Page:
On 24 May 2006, Aircraft 2054 was delivered to and accepted by FFCL at Lidköping airport in Sweden, having been inspected by Mr Gopalakrishna, FFCL's Chief of Operations, and other technical experts of FFCL. The Acceptance Certificate confirmed that “Delivery” under the terms of the Lease Agreement was effected on 24 May 2006 and that the aircraft was inspected by the technical experts of FFCL from 17 May 2006. The certificate also stated that the aircraft complied fully with the condition required on delivery by the Lease Agreement, save to the extent set out in an Acceptance Reservations Agreement contained in Appendix 4 of the Acceptance Certificate. This aircraft began to operate for FFCL in August 2006.


Aircraft 2039 was delivered in July 2006 and began to operate in October 2006.


Aircraft 2051 was delivered on 16 October 2006 at Southend airport. There was the same inspection procedure as for Aircraft 2054. This aircraft began to operate in November 2006.


FFCL alleges that all three aircraft were unreliable and prone to defects, with the result that FFCL was unable to achieve its operational objectives. There is no need to set out details of these alleged defects. However, one particular issue concerning Aircraft 2054 must be mentioned. When it was accepted in August 2006, it was established that the life remaining on the port main landing gear of the aircraft was only 2,725 cycles. This was less than the agreed life. FFCL alleges that it accepted this deficiency after assurances from BAE that it would loan a serviceable landing gear when needed by FFCL. It is said that BAE subsequently denied having made such a commitment and did not fulfil it.


FFCL's continuing concerns about alleged payload shortfall problems and flight times led to BAE producing a further Route analysis study in August 2007. This study gave longer flight times and lower payloads than the July 2005 study. However, FCCL alleges that it was unable to achieve even the lower August 2007 payload figures.


On 30 th August 2007, FFCL decided to stop operations with all three ATP aircraft because of alleged payload shortfall, defects in the aircraft, longer flight times and poor spares support. On the same day FFCL sent an email to BAE, informing BAE of its decision to discontinue all ATP operations with immediate effect. The email requested BAE to consider the position of FFCL “ and advise us on the way forward from our position”.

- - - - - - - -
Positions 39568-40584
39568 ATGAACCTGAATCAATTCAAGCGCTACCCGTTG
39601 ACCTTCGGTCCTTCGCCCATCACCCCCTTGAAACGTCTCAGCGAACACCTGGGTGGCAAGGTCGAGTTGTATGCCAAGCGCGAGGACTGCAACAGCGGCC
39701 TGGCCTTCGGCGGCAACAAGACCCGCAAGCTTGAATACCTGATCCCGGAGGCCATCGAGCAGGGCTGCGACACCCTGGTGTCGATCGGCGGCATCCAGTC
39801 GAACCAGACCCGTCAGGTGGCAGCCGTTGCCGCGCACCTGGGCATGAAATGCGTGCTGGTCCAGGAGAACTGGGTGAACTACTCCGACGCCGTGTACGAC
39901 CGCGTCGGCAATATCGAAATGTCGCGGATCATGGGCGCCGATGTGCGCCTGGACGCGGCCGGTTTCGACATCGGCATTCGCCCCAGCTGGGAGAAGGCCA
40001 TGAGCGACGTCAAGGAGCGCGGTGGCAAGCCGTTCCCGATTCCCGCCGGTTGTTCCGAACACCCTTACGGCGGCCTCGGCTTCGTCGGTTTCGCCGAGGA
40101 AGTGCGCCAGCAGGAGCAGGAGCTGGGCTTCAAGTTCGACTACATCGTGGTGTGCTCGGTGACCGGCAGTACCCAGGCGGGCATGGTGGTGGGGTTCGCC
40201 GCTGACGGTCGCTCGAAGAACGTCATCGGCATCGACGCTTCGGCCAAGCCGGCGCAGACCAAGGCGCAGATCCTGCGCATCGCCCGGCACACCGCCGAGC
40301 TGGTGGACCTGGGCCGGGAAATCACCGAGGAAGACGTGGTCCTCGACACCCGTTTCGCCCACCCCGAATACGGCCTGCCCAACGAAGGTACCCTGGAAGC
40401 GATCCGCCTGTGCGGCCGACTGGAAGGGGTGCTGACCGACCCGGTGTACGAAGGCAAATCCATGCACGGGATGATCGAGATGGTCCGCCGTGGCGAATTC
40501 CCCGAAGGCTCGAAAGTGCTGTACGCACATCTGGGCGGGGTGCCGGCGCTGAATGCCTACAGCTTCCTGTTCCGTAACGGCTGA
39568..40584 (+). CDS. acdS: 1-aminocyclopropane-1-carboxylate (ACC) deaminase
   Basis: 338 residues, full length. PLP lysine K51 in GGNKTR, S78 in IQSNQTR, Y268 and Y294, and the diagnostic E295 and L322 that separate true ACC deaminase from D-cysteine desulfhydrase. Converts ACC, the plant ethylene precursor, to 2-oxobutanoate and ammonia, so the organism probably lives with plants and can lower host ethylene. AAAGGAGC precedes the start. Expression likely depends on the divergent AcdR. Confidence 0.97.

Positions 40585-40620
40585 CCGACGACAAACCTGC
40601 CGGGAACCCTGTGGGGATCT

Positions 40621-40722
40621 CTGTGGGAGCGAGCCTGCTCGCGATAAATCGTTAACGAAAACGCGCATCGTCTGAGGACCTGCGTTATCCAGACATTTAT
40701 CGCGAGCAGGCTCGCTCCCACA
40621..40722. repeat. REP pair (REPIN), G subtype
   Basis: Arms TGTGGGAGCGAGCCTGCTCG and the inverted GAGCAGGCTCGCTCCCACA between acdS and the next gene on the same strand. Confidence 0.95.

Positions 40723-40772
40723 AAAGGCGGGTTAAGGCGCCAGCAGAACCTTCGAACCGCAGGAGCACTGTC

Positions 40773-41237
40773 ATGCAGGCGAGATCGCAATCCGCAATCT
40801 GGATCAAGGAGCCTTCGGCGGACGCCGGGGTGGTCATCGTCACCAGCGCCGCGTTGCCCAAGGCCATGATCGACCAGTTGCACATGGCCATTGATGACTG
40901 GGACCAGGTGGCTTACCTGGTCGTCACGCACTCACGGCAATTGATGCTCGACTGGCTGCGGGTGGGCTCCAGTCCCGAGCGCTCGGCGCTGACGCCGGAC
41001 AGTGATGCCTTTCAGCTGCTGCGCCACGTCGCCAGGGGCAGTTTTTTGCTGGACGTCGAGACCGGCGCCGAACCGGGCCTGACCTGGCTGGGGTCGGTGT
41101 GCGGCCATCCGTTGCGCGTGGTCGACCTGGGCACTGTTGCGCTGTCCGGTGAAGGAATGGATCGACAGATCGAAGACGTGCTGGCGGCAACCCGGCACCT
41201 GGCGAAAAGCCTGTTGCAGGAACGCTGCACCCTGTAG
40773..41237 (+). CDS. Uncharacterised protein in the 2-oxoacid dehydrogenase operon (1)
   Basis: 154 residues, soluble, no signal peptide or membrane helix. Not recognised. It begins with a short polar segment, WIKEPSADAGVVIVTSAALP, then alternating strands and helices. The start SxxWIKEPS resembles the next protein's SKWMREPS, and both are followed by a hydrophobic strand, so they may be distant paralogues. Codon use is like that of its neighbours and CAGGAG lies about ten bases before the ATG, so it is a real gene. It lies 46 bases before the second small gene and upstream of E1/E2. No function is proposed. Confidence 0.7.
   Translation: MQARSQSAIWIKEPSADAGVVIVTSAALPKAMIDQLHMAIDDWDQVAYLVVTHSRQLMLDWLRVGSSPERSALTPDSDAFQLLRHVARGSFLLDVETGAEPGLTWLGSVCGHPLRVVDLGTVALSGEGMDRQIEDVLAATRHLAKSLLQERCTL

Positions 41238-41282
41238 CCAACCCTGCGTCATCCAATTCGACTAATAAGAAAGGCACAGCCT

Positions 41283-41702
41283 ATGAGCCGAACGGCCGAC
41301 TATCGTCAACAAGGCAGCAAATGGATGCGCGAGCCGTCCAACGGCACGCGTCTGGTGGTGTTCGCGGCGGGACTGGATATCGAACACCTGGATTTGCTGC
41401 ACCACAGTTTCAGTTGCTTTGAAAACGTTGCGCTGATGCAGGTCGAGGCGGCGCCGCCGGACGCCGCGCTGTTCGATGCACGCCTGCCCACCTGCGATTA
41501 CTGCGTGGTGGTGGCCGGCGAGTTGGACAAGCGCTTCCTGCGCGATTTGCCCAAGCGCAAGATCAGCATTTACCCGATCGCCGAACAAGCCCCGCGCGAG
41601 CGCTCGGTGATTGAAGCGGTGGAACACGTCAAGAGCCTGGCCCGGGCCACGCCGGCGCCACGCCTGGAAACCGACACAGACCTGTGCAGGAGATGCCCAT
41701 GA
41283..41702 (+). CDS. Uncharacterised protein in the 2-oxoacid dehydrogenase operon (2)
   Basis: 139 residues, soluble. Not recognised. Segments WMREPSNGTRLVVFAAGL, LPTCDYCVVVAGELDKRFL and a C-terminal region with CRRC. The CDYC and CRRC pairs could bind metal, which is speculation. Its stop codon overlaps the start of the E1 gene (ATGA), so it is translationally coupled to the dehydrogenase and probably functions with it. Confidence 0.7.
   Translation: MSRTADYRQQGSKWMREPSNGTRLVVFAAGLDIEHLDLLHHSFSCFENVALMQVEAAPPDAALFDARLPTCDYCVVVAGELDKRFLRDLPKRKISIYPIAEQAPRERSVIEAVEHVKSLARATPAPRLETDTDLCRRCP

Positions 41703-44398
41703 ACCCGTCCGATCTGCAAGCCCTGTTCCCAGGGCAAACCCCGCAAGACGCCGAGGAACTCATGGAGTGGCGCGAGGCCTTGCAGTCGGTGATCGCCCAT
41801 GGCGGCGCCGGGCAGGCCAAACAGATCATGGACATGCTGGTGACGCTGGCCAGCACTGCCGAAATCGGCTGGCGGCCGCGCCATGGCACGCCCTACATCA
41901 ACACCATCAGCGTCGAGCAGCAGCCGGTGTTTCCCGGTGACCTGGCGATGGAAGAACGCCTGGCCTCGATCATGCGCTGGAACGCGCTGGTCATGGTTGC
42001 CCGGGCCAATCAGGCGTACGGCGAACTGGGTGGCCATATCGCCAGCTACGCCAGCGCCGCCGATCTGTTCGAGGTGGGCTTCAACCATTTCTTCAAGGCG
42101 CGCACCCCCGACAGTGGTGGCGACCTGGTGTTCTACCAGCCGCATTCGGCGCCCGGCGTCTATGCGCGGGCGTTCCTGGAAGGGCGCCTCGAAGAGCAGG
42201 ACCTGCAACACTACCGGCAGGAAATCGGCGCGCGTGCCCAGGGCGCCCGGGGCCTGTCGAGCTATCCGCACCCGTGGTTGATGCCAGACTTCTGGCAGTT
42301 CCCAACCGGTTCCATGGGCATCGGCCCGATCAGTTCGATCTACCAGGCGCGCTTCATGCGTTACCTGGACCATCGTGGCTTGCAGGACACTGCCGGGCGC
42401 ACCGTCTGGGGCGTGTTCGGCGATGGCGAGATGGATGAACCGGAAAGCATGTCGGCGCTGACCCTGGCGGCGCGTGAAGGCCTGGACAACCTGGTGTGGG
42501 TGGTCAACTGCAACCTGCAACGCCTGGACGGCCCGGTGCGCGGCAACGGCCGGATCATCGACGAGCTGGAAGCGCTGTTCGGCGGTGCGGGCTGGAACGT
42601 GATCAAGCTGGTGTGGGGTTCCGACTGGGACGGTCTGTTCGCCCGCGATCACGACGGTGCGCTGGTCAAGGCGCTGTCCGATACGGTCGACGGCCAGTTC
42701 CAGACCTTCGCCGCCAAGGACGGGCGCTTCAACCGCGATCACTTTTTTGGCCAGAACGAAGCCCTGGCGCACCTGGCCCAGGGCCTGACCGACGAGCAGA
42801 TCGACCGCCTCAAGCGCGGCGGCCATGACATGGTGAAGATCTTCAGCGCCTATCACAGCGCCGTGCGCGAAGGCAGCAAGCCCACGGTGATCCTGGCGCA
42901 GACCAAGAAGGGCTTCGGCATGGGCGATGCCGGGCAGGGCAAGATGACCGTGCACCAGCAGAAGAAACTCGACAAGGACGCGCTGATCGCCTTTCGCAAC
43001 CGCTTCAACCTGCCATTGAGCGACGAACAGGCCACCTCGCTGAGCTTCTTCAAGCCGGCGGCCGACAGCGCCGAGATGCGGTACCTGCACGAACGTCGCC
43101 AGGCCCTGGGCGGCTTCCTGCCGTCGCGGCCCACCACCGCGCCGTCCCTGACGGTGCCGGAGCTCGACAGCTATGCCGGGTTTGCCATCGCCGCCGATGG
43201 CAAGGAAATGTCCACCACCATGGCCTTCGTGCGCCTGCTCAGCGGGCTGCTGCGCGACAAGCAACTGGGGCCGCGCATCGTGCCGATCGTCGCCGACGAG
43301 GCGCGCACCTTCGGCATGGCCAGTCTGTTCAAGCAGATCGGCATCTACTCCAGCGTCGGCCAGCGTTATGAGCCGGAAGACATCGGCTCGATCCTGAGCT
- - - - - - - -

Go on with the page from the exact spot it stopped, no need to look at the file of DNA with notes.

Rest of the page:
FFCL stopped paying rent under the two Lease Agreements with which I am concerned as from September 2007. Trident alleges that this put FFCL in breach of its obligation under the Lease Agreements to pay rent promptly on a monthly basis in the amount set out in schedule 8 of the Lease Agreements: clause 5.2. Trident alleges that the failure by FFCL to make any payments after September 2007, or FFCL's late payments constituted an “Event of Default” within clause 17(a) of the Lease Agreements. Trident says that it was therefore entitled to serve a Notice of Default under clause 18 of the Lease Agreements, which it did on 18 th October 2007. FFCL initially accepted that its decision to cease making payments under the Lease Agreements put it in breach of the Lease Agreements and entitled Trident to serve notices of termination on 30 January 2008. 1 However, FFCL now alleges that it rescinded the two Lease Agreements on 30 th August 2007, because of defects in the aircraft or misrepresentations, by deciding to stop using the aircraft on that date. FFCL says that the rescission was effective before Trident's purported termination. FFCL alleges in the alternative that if it did not rescind the Lease Agreements by the email of 30 th August 2007, then it retains the right to rescind them, such that no rent would be payable to Trident and there would be no claim by Trident for breach of contract.

B. The terms of the Lease Agreements